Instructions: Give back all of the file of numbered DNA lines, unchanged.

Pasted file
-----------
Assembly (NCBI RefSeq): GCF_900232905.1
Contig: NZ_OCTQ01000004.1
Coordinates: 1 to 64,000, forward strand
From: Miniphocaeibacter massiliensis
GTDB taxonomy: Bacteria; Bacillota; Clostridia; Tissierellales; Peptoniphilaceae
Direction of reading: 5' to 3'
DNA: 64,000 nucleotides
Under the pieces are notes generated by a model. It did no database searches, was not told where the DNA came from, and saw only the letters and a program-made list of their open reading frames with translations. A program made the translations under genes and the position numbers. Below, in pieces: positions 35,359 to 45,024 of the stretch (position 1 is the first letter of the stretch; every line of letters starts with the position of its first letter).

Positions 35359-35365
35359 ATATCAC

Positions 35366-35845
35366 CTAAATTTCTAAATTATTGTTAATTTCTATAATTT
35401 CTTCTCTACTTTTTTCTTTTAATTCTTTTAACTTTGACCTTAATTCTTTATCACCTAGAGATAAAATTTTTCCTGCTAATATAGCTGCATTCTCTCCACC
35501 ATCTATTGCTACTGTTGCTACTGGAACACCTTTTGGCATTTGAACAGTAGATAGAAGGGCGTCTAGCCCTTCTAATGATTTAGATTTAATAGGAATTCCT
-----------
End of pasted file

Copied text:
Assembly (NCBI RefSeq): GCF_900232905.1
Contig: NZ_OCTQ01000004.1
Coordinates: 1 to 64,000, forward strand
From: Miniphocaeibacter massiliensis
GTDB taxonomy: Bacteria; Bacillota; Clostridia; Tissierellales; Peptoniphilaceae
Direction of reading: 5' to 3'
DNA: 64,000 nucleotides
Under the pieces are notes generated by a model. It did no database searches, was not told where the DNA came from, and saw only the letters and a program-made list of their open reading frames with translations. A program made the translations under genes and the position numbers. Below, in pieces: positions 35,359 to 45,024 of the stretch (position 1 is the first letter of the stretch; every line of letters starts with the position of its first letter).

Positions 35359-35365
35359 ATATCAC

Positions 35366-35845
35366 CTAAATTTCTAAATTATTGTTAATTTCTATAATTT
35401 CTTCTCTACTTTTTTCTTTTAATTCTTTTAACTTTGACCTTAATTCTTTATCACCTAGAGATAAAATTTTTCCTGCTAATATAGCTGCATTCTCTCCACC
35501 ATCTATTGCTACTGTTGCTACTGGAACACCTTTTGGCATTTGAACAGTAGATAGAAGGGCGTCTAGCCCTTCTAATGATTTAGATTTAATAGGAATTCCT